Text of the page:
That is why for Jean community was at the centre of what he created. He was genuinely thrilled to learn that my daughter Domenica, who has Down’s syndrome, was, at the time, working in a pub pulling pints, because that meant that she was in a community – a part of something, not apart.

We talked about the future: what happens to people with learning disabilities when their parents are dead. “Don’t spend time worrying, spend time loving. Have fun together. The difficulty is that it becomes a place of pain, and you no longer have fun together. Be at peace, something will happen. If you have little communities, like Faith and Light – which we have had difficulty getting off the ground in England – when the parents die there is someone else who knows them, who can get them back into the community and give them support.”

The word “fun” was a favourite of his. “People with disabilities are beautiful people,” he said. “They have the right to be crazy, the right to laughter and to fun and so on. In a way we all want to be a little bit crazy and we are all caught up in conformity. This is it. They are allowed to be crazy, or they cannot be otherwise. They don’t have the power inside of them which obliges them to conform. They are allowed to be themselves.” He taught me the importance of finding joyous moments in everything that we do, and insisted that we take a photograph of us together, with him waving at Domenica.

Jean encouraged me to start Team Domenica, a charity that trains adults with learning disabilities to get them into employment. I was overwhelmed by the task ahead, but he said:

The danger is to become disillusioned, or to lose enthusiasm. The fact is that people with learning disabilities are not looking for power, and [are] just looking for love – that can strike the heart of someone. There is something very particular in the friendship of people with a learning disability. It is not linked to advancement, or having more. It is a pure relationship, having fun together. The cultural problem – who am I if I don’t win? – is very deep. The wonderful thing about people with disabilities is that they are teachers. They teach us that the important thing is to relate – not for advancement, not for power – but to relate.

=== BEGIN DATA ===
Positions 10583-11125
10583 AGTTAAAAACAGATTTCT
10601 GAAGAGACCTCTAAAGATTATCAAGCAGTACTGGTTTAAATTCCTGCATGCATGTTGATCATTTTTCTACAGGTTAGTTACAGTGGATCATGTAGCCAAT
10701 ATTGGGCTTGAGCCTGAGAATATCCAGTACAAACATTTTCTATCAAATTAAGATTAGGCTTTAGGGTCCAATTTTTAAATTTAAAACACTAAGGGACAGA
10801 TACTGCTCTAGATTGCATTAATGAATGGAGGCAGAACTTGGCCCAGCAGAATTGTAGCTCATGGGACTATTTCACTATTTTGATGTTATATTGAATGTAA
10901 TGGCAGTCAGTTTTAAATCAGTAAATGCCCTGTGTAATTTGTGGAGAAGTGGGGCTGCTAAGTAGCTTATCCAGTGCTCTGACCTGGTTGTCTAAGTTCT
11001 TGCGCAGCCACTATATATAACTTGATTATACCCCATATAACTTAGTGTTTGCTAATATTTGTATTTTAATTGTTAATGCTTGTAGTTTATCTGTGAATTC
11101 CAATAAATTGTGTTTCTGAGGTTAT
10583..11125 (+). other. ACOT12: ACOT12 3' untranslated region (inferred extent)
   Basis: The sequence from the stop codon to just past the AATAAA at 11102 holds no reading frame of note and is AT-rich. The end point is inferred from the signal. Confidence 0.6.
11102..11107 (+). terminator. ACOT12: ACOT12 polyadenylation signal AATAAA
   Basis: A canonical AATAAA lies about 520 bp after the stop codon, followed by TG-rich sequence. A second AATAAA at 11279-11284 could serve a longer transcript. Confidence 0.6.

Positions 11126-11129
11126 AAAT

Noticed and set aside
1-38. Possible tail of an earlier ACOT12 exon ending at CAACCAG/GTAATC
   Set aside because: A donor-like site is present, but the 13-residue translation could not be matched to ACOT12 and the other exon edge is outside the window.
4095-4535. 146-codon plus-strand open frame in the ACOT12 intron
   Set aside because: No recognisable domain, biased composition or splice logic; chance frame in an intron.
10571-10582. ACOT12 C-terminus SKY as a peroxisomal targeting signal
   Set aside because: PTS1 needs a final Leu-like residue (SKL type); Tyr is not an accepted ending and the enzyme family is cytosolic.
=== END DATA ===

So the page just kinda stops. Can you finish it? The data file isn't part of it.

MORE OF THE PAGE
We are frightened of weakness, and, let’s face it, we are frightened of death, but strangely enough it is as we diminish we can say to each other that we need each other, we can be together.

He went on to say that “the big thing today is how to get people to relate with the different”. He told me I needed to create a place in the community, where people can visit and overcome their fear. And so, under the umbrella of Team Domenica, the idea of Café Domenica was born.

The privilege of meeting Jean had a profound impact on my life. His message was so simple: a powerful message that the reason why things work is love; the reason why we exist is love; and compassion, and care for the most vulnerable, is a fundamental part of that love.

The fee for this article has been donated to Team Domenica (